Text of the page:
The BlackBerry had been put up for sale on the auction site by a former vice president for mergers and acquisitions with Morgan Stanley.
The unnamed seller told Wired News, "It didn't even occur to me that it would have this stuff still on there because it had been lying around for a long time without a battery in it". He added, "Had I known there was anything on it, I wouldn't have sold it."
In fact the pager contained over 200 confidential internal e-mails, and details of Morgan Stanley employees, including their names, e-mail addresses and phone numbers.
The case is the latest example of a lax attitude to the security of pagers, PDAs and other portable devices within the business sphere.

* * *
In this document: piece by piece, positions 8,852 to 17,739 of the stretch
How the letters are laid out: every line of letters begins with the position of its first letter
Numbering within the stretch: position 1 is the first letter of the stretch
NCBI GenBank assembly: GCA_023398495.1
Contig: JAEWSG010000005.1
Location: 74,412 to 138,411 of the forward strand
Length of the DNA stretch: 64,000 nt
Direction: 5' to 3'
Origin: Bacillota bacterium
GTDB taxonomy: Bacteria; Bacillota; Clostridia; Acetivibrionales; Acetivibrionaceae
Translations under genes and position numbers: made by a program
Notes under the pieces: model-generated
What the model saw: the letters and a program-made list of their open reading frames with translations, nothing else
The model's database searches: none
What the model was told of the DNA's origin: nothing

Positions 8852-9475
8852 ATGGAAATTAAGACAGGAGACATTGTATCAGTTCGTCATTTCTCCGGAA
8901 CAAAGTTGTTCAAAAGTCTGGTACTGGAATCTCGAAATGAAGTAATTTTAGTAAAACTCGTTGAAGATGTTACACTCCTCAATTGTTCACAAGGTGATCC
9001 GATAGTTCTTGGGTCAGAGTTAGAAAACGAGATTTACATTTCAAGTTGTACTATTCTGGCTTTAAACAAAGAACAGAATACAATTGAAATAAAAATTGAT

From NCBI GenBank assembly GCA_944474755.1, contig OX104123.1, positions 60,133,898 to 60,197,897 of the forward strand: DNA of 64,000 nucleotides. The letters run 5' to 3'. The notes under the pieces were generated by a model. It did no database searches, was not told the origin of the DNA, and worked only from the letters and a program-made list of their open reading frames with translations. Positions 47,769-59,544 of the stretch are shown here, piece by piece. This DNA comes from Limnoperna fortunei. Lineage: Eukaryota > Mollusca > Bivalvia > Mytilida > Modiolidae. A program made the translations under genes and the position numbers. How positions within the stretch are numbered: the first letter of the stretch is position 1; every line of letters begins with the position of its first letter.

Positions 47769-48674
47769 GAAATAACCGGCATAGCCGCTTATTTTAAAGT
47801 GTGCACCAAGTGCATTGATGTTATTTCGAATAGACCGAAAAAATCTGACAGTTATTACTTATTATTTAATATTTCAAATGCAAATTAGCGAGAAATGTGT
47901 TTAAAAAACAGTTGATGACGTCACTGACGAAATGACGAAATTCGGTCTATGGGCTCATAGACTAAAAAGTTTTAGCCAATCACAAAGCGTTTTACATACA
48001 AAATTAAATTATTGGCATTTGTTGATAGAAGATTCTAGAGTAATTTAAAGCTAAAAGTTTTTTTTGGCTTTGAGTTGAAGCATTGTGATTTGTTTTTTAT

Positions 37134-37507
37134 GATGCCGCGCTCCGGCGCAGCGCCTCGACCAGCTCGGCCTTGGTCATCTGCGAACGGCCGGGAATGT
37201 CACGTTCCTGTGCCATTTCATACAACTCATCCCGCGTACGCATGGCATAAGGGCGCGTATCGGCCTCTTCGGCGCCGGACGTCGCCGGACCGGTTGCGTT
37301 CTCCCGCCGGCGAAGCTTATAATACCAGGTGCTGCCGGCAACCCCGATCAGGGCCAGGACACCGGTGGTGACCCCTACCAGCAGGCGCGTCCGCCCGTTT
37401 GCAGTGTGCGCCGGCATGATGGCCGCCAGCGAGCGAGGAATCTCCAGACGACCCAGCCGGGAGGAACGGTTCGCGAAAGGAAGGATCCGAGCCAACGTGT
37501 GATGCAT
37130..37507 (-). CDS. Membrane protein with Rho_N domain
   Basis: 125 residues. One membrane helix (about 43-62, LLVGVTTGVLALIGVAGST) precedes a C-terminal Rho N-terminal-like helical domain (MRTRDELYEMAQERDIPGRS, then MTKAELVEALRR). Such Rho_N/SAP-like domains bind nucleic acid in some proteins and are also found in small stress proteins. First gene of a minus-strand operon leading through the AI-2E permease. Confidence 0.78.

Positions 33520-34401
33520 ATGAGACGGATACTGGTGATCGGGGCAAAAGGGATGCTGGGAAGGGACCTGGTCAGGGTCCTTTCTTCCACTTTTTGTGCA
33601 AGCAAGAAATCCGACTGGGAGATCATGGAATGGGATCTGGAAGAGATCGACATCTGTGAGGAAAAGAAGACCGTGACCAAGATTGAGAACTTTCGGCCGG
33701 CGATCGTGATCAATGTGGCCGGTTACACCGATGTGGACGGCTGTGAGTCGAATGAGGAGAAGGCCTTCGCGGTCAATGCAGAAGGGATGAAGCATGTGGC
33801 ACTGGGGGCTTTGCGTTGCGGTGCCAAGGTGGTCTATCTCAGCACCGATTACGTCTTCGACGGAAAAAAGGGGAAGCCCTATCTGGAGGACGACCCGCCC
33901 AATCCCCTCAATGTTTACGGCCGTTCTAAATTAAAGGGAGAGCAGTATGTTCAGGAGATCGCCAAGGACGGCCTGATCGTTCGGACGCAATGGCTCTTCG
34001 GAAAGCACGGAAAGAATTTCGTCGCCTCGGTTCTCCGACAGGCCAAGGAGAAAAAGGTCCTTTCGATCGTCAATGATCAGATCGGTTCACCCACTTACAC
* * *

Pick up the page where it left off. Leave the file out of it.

In July this year, a PDA usage survey commissioned by Pointsec Mobile Technologies and conducted by Infosecurity Europe and Computer Weekly reported that PDA owners commonly download the entire contents of their personal and business lives onto their handheld computers – without protecting it with encryption or passwords.
Over 40% of people surveyed had lost a mobile phone and one quarter had lost a laptop or PDA or both and just 2% insured the information held on PDAs.
Pointsec reported that 73% of companies did not have a specific security policy for mobile devices, and blamed this lax approach of companies for the "who cares" attitude of users.
The advice in the report is to start taking security precautions – including the encrypting of data held on PDAs.